Champion Sophia McDermott Fitness Tips and Advice for Women in BJJ
Sophia McDermott, owner of SophiaFit, Australia’s first female black belt, multiple time world champion, nutrition expert, and a jiu-jitsu mom, took the time out of her busy day to be interviewed by Girl-Jitsu. She gave some amazing tips on each person’s individual jiu-jitsu, and how their personality manifests into their style. Here are the highlights of her great tips.
McDermott is an inspiring, experienced practitioner that truly cares about women feeling like they belong in the sport, and the interview felt more like advice from an old friend than a cut-and-dry question and response. She holds seminars all over, and anyone can request one on her website. She also sells an ebook on fitness and nutrition, so there are plenty of links for more information and all the Sophia you could want by clicking here or visiting her Facebook fan page here! Article by K. Arms
Fitness and nutrition were already a large part of Sophia McDermott’s life before she began her jiu-jitsu journey. She was passionate about gymnastics when she was young, which led to her jiu-jitsu being so technical and detail-oriented. To really understand a move, she looked at each small aspect of it. In her personal training, she looks at muscles the same way, trying to add functionality to the muscles as opposed to just building them up individually.
“A lot of people go to the gym to do ‘strength training’ for their sports,” McDermott said. “But they’re actually doing bodybuilding training because that’s what’s being taught. It’s muscle growth and shaping your muscles to look good so there’s more of an individual aspect to each muscle. Which looks great on stage, but at a functional level, your muscles don’t’ work as one. Like everything works together; when you’re pulling a gi [in jiu-jitsu], you’re using your forearms and you’re using the biceps and you’re using your back muscles.”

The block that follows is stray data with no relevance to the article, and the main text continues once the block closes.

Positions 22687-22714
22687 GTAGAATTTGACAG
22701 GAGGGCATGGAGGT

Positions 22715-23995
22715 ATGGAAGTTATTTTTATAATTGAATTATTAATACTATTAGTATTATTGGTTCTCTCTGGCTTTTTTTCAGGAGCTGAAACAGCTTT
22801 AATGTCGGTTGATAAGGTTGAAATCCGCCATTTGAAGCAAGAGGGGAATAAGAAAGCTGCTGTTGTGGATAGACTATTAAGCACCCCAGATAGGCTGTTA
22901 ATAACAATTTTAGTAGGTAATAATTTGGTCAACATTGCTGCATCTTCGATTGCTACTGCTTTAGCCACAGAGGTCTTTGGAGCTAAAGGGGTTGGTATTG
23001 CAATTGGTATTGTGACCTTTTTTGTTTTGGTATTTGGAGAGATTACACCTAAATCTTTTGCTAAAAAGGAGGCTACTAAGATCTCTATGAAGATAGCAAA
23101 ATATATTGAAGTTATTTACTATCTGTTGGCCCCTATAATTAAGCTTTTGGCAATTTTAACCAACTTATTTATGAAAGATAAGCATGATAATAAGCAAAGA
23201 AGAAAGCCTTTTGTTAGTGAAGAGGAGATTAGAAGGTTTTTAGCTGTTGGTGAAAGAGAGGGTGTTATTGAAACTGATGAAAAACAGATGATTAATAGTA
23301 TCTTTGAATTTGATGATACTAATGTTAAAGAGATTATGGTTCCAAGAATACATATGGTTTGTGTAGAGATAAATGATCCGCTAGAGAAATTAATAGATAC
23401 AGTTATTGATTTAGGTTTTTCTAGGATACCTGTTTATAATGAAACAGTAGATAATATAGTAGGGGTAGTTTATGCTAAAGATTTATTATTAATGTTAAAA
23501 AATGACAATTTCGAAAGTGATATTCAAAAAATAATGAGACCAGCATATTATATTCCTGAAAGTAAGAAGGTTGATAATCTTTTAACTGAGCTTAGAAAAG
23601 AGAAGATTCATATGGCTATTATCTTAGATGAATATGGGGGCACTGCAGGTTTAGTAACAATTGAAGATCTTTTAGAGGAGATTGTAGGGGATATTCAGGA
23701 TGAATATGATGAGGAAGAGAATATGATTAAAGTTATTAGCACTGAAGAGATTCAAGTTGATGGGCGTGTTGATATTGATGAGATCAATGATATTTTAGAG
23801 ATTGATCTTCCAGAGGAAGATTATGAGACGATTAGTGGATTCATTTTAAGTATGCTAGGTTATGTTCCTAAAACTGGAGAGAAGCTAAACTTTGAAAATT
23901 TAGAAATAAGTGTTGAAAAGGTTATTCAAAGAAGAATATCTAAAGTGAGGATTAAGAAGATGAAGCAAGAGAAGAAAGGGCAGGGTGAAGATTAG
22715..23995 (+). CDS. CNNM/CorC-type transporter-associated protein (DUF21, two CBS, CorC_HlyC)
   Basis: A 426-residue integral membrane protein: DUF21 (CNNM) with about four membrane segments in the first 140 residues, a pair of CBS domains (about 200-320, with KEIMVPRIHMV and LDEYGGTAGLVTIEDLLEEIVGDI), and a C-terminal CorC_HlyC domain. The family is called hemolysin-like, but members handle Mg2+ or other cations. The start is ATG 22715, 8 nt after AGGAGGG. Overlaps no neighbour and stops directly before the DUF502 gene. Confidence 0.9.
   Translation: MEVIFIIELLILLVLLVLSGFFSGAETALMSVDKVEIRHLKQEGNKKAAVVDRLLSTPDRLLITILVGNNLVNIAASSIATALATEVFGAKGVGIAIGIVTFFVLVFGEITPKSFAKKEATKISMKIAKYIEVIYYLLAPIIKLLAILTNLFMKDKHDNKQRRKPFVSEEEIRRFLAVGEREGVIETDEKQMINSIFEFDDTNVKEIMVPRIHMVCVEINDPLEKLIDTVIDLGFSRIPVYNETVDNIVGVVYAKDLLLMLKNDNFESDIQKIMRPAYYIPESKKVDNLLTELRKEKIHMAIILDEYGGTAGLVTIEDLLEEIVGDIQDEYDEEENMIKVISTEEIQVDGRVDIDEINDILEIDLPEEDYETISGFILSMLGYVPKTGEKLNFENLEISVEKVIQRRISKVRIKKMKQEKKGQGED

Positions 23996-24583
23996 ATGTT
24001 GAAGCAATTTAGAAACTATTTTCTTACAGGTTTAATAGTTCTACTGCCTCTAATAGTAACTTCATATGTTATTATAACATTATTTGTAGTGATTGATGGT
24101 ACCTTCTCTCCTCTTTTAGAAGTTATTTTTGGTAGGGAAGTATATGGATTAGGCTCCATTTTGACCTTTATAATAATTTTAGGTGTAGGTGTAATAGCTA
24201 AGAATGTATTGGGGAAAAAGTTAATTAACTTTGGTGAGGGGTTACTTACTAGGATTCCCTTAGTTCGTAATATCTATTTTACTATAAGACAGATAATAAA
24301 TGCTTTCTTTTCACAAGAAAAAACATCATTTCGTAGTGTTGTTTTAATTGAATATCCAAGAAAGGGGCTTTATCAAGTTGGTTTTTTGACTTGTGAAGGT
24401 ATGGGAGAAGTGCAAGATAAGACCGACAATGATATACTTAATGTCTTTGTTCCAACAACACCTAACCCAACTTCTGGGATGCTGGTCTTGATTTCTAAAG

When going to the gym, doing functional exercises where muscles work together will help more in the long run, and still make your body look great!
McDermott became very successful in jiu-jitsu, co-running a gym, training, competing, all while having and raising children. Her immune system suffered from how hard she worked herself, and she was frequently sick. Because of this, she realized athletes needed to take care of themselves just as much as they trained. Nutrition, sleep, and mental health are all aspects that work together to maintain a healthy lifestyle.
“That’s what I do now with my personalized plans,” McDermott said. “That sort of mental health and meditation and zen stuff, positive affirmations, goal setting and things like that.”
Over the last few years, McDermott has been “carving out a niche” for herself in jiu-jitsu. The perspective she takes has been tested and is very unique.
“My angle is coming from an overall wholistic perspective of health and wellness,” she said. “Because you can be a kickass athlete, you can have the right technique on the mat in jiu-jitsu, but in order to be a balanced person where you’re feeling good, there’s a lot of other aspects that need to come into play. It’s about eating right, it’s about supplement training that helps your jiu-jitsu. The aspect of mental health is so important; if you’re miserable, if you’re depressed, if you’re stressed, you’re not going to get the results in competition.”